We added a large variety of impulse responses at different microphone placements, and you can control all of the Leslie parameters differently for both rotors independantly.
We even added extra amplifier simulations to extend the B-5 Organ sound capabilities.
The rotary speaker has a strange story, Mr hammond did not like the "Leslie" speaker, and never accepted to sell an organ with it even though almost every organ today is paired to one. Instead the organs were sold with a "Hammond Tone cabinet". Mr Leslie never gave up and always made models that would be compatible with every new organ, while Mr Hammond made sure that every new organ would change its connectivity.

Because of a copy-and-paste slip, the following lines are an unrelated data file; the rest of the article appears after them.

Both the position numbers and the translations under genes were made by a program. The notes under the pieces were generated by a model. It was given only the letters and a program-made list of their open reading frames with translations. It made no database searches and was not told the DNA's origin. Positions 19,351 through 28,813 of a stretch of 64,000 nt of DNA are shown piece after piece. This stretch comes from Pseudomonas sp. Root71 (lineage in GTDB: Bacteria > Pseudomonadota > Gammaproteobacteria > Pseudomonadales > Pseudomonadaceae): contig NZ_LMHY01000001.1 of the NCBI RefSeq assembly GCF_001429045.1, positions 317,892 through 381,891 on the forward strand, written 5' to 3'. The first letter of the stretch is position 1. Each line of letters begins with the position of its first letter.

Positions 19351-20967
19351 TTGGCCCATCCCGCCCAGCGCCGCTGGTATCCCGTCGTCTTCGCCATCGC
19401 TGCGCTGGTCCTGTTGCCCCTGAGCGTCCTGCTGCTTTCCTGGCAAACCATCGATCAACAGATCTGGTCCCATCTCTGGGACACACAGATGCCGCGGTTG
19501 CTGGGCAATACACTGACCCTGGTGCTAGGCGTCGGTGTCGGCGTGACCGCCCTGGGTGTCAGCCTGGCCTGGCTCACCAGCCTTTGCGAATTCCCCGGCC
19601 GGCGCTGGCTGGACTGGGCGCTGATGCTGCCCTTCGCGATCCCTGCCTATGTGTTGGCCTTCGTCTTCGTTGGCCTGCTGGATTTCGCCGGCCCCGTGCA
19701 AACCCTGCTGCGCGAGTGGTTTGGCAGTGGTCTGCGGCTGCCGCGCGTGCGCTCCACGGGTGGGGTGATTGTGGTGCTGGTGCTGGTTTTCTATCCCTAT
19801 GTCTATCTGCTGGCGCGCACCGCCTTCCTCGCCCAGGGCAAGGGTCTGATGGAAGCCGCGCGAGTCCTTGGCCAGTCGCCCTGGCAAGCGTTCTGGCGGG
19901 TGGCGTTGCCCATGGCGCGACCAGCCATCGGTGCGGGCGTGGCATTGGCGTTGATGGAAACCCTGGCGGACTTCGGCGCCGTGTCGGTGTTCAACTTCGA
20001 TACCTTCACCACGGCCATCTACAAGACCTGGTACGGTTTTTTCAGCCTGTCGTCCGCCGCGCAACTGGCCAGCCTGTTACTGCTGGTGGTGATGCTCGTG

The rotary speaker consists of two different rotating systems, each of which receives a filtered signal from a 800Hz crossover circuit.
The Horn (at the top), receives every frequency above 800Hz and is made of a small speaker directed to a double rotating  horn (one of which is actually here only for mass compensation to stabilise the system when rotating). That rotation creates three big effects, a volume change, a filter change and a doppler effect that will modulate the pitch.
The Drum (at the bottom) is similar as it also rotates, but at a slightly different speed and gets the frequencies below 800Hz. To still have an effect at lower frequencies, it is bigger.
We made the most detailed measurements of these effects and let UVI create the best simulation available today.
The combination of both these rotators and the wooden box they are into give the rotating speaker this very typical sound that will vary with the rotation speed.
You can customise a few of the parameters of this model.